Don’t make any plans to travel. You’re not up for that. Sure, the idea of spending four consecutive winter days at home with your kids may sound daunting, but you’ll make it.
Don’t try to get invited anywhere either. If you go to someone else’s home, you’ll just spend the afternoon chasing after the toddler, or keeping an eye on whoever is supposed to be chasing the toddler.
Consider inviting people over, but don’t follow through. It looks like Thanksgiving is just going to be your family of four. Let go of any lingering fears that this is a sign you’ve become a social pariah.
There’s a turkey in your freezer, so you’re all set on that front. Delay the unthawing process because there’s no room in your refrigerator. Tell yourself that the cold water submersion process will work just fine.
Don’t even consider beginning any of your cooking projects until you’ve gone for a long holiday run. Get drizzled on and smell the wood smoke. Listen to the frogs; say hello to the llamas.
Tell your wife to take the toddler out visiting so that you can make a pumpkin pie with your older son. Remark on how enjoyable the day has been so far.
Get the turkey in the oven more or less on time, even though the toddler has woken up way too early from a nap, and he insists on being held. It’s hard to prepare a turkey with one hand. Dismiss your concern that the inner cavity still felt partially frozen.
Watch the house descend into chaos right around five—an hour past the time you had hoped to eat. For some reason, though the potatoes and salad are ready, the turkey stays at 140 degrees. Consider hopefully that maybe your thermometer is broken and start carving at the turkey. Realize it’s not your thermometer; the turkey is raw in places. Tell your older son that yes, he can decorate the dining area. Take note that “decorating”, to him, means spreading blankets on the floor and piling every stuffed animal he owns on top of them. Try to remain calm as the toddler promptly dismantles these decorations, and both of your sons wind up hitting each other and in tears.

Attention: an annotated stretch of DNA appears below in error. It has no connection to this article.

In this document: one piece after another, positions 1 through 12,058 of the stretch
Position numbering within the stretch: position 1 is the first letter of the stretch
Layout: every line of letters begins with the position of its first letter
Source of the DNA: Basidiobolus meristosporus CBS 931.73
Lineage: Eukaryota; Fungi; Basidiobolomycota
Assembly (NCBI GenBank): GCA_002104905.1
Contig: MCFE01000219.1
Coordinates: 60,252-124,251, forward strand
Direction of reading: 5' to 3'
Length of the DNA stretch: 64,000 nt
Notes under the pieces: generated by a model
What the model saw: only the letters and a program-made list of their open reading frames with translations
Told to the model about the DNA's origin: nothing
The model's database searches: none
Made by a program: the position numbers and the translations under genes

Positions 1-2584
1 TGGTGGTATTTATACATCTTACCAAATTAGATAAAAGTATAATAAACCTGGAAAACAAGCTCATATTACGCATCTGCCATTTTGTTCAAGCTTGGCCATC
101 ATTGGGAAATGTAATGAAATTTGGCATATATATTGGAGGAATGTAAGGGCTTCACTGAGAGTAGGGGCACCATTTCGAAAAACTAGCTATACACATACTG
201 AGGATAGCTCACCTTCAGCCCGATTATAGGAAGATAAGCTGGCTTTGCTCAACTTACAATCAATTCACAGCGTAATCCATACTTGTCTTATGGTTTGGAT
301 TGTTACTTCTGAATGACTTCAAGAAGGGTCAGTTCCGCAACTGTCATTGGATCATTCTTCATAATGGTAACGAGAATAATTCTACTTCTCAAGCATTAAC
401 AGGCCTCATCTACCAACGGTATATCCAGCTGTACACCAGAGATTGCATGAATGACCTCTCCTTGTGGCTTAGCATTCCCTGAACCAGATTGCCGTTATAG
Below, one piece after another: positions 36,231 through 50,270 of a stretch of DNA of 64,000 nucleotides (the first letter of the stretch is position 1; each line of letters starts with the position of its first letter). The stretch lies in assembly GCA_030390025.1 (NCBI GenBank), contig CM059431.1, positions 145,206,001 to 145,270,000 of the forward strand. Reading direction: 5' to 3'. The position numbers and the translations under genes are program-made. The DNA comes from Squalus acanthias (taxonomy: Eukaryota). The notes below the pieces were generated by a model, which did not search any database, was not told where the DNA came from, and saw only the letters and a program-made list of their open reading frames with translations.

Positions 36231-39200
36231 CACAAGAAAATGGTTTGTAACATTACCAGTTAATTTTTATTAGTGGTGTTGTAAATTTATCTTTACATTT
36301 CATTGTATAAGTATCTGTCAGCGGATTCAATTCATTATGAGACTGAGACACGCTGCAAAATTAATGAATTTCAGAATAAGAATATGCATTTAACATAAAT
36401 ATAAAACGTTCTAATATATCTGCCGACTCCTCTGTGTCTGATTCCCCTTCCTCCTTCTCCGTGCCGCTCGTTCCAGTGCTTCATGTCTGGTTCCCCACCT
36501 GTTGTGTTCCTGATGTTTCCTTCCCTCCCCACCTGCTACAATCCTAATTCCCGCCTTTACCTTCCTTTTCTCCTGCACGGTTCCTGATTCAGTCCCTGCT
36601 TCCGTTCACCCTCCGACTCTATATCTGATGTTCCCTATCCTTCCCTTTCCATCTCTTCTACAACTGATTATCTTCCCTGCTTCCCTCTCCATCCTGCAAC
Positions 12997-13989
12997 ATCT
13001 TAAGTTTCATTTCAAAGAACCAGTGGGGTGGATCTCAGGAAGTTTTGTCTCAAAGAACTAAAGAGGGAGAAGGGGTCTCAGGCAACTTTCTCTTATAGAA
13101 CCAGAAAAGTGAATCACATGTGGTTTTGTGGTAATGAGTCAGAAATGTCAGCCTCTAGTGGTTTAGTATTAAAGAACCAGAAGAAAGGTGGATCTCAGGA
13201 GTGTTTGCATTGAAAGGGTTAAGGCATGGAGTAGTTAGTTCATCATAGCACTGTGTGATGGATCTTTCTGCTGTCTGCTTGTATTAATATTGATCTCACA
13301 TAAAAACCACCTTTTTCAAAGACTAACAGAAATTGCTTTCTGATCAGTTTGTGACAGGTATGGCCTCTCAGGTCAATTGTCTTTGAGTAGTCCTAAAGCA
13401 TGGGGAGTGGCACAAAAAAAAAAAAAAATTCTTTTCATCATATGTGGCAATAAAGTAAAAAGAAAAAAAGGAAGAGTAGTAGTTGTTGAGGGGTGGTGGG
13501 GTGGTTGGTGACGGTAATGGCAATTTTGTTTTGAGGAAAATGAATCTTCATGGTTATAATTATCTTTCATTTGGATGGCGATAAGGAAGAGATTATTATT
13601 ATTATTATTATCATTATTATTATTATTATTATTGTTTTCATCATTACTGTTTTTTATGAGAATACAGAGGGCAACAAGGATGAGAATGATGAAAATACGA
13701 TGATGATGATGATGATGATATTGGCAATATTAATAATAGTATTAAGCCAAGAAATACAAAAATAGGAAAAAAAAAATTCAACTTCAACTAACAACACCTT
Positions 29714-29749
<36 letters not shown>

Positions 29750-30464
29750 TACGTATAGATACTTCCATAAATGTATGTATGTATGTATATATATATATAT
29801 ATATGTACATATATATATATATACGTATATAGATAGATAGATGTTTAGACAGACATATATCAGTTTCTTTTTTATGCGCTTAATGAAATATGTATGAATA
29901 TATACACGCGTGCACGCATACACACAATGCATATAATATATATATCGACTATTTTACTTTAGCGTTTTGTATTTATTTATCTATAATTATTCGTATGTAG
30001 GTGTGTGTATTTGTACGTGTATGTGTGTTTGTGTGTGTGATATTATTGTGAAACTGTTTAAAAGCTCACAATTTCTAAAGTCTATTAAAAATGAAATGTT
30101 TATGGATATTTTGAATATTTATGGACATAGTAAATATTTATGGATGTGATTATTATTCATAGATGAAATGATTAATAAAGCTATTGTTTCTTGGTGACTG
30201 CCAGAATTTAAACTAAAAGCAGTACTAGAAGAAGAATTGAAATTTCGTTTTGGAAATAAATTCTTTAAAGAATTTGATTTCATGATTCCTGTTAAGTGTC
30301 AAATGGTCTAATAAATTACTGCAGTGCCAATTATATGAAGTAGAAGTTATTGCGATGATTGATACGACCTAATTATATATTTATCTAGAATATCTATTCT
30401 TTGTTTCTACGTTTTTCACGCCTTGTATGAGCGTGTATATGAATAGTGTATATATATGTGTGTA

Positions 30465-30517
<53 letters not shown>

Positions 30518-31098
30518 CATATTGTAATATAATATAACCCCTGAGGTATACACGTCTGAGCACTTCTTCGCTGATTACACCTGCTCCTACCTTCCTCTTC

Try not to take it too personally that your older son won’t eat Thanksgiving dinner because he’s too busy screaming in his room. Try to understand that those decorations were, for whatever reason, very important to him, especially the unsharpened pencils that he laid at every place setting. Consider that someday he might be a world-renowned decorative genius and then this moment will make more sense. Try not to make a big deal out of the fact that you spent half of the day cooking and now no one can really eat. Remind yourself that holidays are weird. They just are.
Find consolation in the fact that your son more or less gets over himself and eats two servings of mashed potatoes. Follow his instructions when, between dinner and dessert, he asks you to sit on the couch with your wife. He has a card to present. It’s a classic of sorts: one of those turkeys made from a handprint, with a Thanksgiving poem inside. He made it in kindergarten. Fawn over it. Remember that you’re all supposed to say what you’re grateful for. No one gets too creative, and that’s okay. You’re all just grateful for each other. Even the toddler gets in on the spirit, rattling off everyone’s name.
Whip some cream. Eat some pie. Decide that this holiday has been no better and no worse than the vast majority of holidays you can remember.